Date of Award


Degree Type


Degree Name

Doctor of Philosophy


School Psychology

Major Professor

Robert L. Williams

Committee Members

Sherry K. Bain, Sherry M. Bell, Christopher H. Skinner


The process of identifying and improving factors related to early exam success or failure in an undergraduate setting (Ed Psych 210) was divided into 2 separate studies. The first study was a retrospective analysis of 2 years’ of data that compared high and low performers on the first course exam with respect to their subsequent success in the course. Mean comparison between initially high (N = 158) and low (N = 163) performers revealed significantly higher means for those in the former group across several academic variables (i.e., critical thinking, grade point average, subsequent exams, practice exams, quiz scores). Analyses of results support identifying individuals who initially struggle in a course in order to provide them early intervention services.

The focus of the second study was to evaluate the effectiveness of an out-of-class, tier-level intervention using a multiple-baseline design across 3 course sections. Within the framework of the Response to Intervention model, I used universal screeners in selecting participants and identified progress-monitoring measures (i.e., homework accuracy) to assess response to intervention. Ten out of 42 eligible students elected to participate in the study, and 7 of the 10 students completed the intervention program. Phase means of homework accuracy increased between baseline and treatment across all sections. Visual analysis of individual response to intervention showed some variability in daily performance across phases. At least 70% of treatment data points were higher than the baseline median level for 6 of the 7 participants. Exam performance increased for those who responded to Tier 2 interventions but stayed consistently low for individuals requiring the most intensive tier. Exam gaps, defined as the differences of individual exam scores from class averages, decreased following implementation across participants.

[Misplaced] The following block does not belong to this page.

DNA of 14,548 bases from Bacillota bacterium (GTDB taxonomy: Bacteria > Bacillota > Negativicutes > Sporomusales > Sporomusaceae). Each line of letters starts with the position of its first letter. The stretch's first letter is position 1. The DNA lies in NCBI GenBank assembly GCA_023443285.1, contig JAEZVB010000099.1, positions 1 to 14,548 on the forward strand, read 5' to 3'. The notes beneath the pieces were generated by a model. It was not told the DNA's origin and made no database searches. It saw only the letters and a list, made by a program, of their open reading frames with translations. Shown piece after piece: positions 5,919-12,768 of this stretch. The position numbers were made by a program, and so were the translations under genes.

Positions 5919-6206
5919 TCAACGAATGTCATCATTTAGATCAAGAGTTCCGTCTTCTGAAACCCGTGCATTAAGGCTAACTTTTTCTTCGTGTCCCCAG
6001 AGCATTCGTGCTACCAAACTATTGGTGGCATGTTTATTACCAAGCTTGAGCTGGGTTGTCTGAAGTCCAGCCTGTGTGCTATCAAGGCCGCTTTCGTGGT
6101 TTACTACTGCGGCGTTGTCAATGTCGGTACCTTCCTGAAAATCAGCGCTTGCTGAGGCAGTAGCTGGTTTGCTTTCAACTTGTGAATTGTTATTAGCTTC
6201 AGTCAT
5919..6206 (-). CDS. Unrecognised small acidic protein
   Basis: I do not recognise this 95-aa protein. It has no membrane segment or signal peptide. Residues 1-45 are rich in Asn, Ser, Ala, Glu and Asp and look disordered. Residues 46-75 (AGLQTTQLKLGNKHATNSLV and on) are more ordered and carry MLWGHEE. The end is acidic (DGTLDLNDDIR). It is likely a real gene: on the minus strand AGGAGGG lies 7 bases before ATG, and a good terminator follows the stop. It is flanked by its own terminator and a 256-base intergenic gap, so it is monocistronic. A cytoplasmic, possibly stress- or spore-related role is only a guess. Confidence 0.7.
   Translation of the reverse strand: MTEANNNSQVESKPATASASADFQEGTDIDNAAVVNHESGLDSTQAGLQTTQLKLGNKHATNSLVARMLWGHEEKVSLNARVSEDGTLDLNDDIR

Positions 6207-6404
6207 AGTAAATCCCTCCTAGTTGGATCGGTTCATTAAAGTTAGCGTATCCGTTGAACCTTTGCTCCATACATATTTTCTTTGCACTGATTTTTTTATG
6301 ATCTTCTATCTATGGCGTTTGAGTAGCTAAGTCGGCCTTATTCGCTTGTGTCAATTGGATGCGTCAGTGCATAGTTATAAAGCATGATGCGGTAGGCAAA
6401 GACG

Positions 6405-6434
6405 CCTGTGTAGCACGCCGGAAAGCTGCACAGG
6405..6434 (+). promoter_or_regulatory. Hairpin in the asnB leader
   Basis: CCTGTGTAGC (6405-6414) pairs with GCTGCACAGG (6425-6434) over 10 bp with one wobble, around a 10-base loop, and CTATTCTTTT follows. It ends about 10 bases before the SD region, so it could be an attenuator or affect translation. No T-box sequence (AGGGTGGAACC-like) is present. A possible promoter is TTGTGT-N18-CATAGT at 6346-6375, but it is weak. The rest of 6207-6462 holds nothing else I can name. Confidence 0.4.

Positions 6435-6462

Future research suggestions for implementing tier-based interventions at the college level include replicating current procedures to assess effects of intervention on homework accuracy across different types of students; developing interventions, universal screeners, and progress monitoring tools to fit a variety of course contexts; and creating and evaluating universal screeners and progress monitoring tools that can effectively and efficiently assess target skills.

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